AJ Storr made one of the biggest leaps in the area’s basketball scene between 2018-19 and 2019-20. That momentum continued into the summer, as the lengthy swingman has turned heads throughout the amateur circuit.
As Storr continues to develop and make a name for himself, the final stages of his prep career will be acted out in Las Vegas.
Storr will be transferring to Bishop Gorman High School in Las Vegas, a powerhouse program in the world of prep basketball. The Gaels tied a national record last year, when they won their ninth state basketball title in a row, and consistently find themselves ranked highly in all sorts of national prep basketball rankings.
“It’s great to be a part of this school,” Storr said of his new home.
Ranked No. 5 in the country, they won’t be too bad to play for.
“I’m looking forward to the season, and hopefully it starts right away.”
Storr, who is already in Las Vegas, became aware of the possibility when his father, Ambrozino Storr, moved there. His father is a personal friend of Gorman coach Grant Rice, who told Storr there was a spot for him after evaluating his film.
Although the once-in-a-lifetime opportunity came about, it by no means was an easy decision for Storr to leave behind his teammates and coaches at Kankakee, as well as his mother, Annette Brandy, who works in the district and served as the interim girls basketball coach last season.
“It was a hard decision,” Storr said. “But I knew coming out here would better my future and give me a better chance of accomplishing my goals.”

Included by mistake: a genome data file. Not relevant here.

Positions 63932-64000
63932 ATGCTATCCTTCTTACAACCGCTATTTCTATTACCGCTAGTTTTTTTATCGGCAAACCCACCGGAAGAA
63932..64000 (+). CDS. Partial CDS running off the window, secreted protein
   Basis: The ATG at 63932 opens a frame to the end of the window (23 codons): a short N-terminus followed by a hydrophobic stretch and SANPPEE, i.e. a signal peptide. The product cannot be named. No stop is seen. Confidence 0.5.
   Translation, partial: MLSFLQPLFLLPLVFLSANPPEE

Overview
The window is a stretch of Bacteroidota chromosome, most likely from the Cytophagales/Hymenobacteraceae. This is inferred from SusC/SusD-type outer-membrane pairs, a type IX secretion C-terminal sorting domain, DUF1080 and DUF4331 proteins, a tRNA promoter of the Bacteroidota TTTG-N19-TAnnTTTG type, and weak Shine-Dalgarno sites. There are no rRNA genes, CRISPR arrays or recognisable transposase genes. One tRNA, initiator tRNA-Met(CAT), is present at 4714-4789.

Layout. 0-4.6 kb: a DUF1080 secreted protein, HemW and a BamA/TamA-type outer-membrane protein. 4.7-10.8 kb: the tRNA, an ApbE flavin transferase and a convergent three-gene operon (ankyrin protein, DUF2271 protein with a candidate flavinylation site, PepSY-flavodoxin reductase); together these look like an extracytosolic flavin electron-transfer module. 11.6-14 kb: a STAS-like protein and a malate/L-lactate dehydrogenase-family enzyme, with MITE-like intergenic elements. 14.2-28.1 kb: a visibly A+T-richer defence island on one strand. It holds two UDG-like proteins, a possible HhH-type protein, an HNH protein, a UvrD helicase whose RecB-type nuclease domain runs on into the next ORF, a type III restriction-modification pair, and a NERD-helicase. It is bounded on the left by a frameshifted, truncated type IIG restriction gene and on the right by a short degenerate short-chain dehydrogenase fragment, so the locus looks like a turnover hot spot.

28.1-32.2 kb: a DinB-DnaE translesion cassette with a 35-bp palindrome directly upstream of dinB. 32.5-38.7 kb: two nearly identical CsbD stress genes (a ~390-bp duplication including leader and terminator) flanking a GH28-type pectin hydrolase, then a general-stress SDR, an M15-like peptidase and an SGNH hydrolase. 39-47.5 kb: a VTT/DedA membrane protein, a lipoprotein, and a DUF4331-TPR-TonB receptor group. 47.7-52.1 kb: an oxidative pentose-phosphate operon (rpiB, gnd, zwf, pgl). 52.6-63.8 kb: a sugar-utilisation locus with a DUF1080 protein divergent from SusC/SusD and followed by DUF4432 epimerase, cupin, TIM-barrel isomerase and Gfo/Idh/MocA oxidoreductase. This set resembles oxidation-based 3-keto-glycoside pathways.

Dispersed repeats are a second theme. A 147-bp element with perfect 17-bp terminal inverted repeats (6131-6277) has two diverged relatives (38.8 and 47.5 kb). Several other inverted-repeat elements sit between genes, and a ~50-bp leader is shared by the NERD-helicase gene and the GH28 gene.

Kays coach Chris Pickett said over some conversations with Brandy, he knew there was a possibility Storr could be headed for “bigger and better” opportunities, with the opportunity out west coming as a result of hard work.
“AJ’s been aware of what he’s needed to get better on, and he’s put that work in,” Pickett said. “There’s still a lot of room for growth because he’s just 16, so hopefully, he’ll go out there and improve on the things he’ll need for college ball.”
Storr, who is already in Las Vegas and led Gorman in scoring in a tournament during the weekend, said the lack of clarity on basketball being played this season because of the COVID-19 pandemic played a role in his decision.
“It had a big effect,” Storr said. “What’s the point of being in Illinois if I can’t play basketball if I can go to a different state and play right away?”
As he continues to fill out a frame that stands at 6-foot-6 and counting, Storr said he’s been working on upper and lower body strength, as well as counter moves and a pull-up jumper, with the hope of developing a game worthy of scholarship offers in the Big Ten and other Power Five Conferences.
As for the Kays, who were set to return both Storr and classmate Rashard Harris as a pair of All-Area selections, not only will Harris shoulder more of the load but so will some players who already have seen success at the lower levels of high school basketball at Kankakee.
“Fortunately, our system is organized to have guys develop and experience success on the lower level and that typically translates to varsity for us,” Pickett said. “Willie Strickland, Kamar Whittaker and Tomele Staples all did very well when they were down there. It’s their turns now.
“Rashard Harris will drive the team, and we will be fine.”